BRI project wnen it includes Russia, is precisely the decisive step toward this multipolar allience. Putin recently suggested to link to BRI Northern Polar Road. So BRI goes eurasian.
In order to effectively oppose Sea Power Heartland has to restructure the Rimland zone.
USSR being strong and powerful wasn’t capable to do that alone. Reduced Russia obviously couldn’t afford it at all. So the idea of conquest by forced was immediately abandoned. The only way to achieve the goal was the politics of alliances directly or indirectly against Sea Power. Rimland can not be Russian. Well, it shouldn’t be American (or West European). That’s the fundamental. At that moment Russian geopolitical school has discovered the concept of Big Spaces (Grossraum), accepted plurality of civilizations that have reappeared after the end of bipolar era and started to develop Theory of Multipolar World.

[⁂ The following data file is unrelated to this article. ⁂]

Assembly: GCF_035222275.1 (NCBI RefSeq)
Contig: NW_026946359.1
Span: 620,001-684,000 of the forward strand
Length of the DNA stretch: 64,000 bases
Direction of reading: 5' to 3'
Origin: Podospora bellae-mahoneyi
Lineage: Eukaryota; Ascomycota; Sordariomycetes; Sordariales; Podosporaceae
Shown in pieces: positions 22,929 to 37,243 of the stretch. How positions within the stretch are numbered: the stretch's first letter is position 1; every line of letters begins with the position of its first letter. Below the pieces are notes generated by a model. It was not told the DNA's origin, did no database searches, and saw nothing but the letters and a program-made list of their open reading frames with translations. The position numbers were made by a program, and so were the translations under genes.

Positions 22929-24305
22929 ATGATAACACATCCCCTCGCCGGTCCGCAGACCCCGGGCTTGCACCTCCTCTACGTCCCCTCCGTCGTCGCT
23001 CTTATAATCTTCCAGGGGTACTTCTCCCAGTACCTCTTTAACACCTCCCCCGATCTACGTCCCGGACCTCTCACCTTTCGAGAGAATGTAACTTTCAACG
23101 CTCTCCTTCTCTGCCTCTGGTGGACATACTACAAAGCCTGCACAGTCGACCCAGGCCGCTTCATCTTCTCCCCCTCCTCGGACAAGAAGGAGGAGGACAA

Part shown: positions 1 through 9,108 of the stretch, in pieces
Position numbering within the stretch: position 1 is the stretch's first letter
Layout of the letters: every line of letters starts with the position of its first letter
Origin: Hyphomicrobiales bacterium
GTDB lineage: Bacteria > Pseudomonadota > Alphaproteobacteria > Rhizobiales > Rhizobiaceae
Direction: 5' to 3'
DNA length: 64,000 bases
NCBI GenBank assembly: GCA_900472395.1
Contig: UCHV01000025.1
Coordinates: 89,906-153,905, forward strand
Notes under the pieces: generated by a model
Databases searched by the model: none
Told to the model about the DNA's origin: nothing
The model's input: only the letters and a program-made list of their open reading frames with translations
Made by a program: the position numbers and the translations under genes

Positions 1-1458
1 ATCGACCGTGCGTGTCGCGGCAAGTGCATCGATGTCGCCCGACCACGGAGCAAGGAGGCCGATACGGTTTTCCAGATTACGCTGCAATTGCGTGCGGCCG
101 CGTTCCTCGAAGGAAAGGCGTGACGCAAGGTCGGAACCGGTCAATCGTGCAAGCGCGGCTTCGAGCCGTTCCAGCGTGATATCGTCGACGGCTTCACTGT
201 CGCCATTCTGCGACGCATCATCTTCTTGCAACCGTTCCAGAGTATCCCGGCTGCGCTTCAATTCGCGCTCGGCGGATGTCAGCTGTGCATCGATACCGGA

Where is thought? On a different plane. Thought is born and comes into being in a completely different dimension. Compared to what we are doing when (it seems to us that) we are “thinking”, it is something radically other. The experience of thought means the collapse of everything we usually take such to mean. Thought can begin only when what we make thought out to be is finished. Both everyday delirium and intellectual “scholarly citations” are barriers to the birth of thought. They should be abolished. Thought is born out of the moment of madness or nonsense, when the rotation of the gears of both everyday and scientific consciousness is suddenly stopped. In the face of death, this feels good. But not for everyone. Pseudo-thinking reliably protects us from death by barricading against the very possibility of experiencing it with countless instances, fears, calculations, plans, and hopes (for doctors, miracles, police, common sense, science, and the “light at the end of the tunnel”). Everything is subject to death, but death is the lot of the chosen. Death is intimately connected to thought. Thought is born only in the face of death. That which is born freely and horribly in the face of death, when everything else that we have held “thought” to be has been destroyed – that is real thought. Only at this moment does subjectivity make itself known, having been in all other cases dissolved amidst the alienated fields of unfocused consciousness.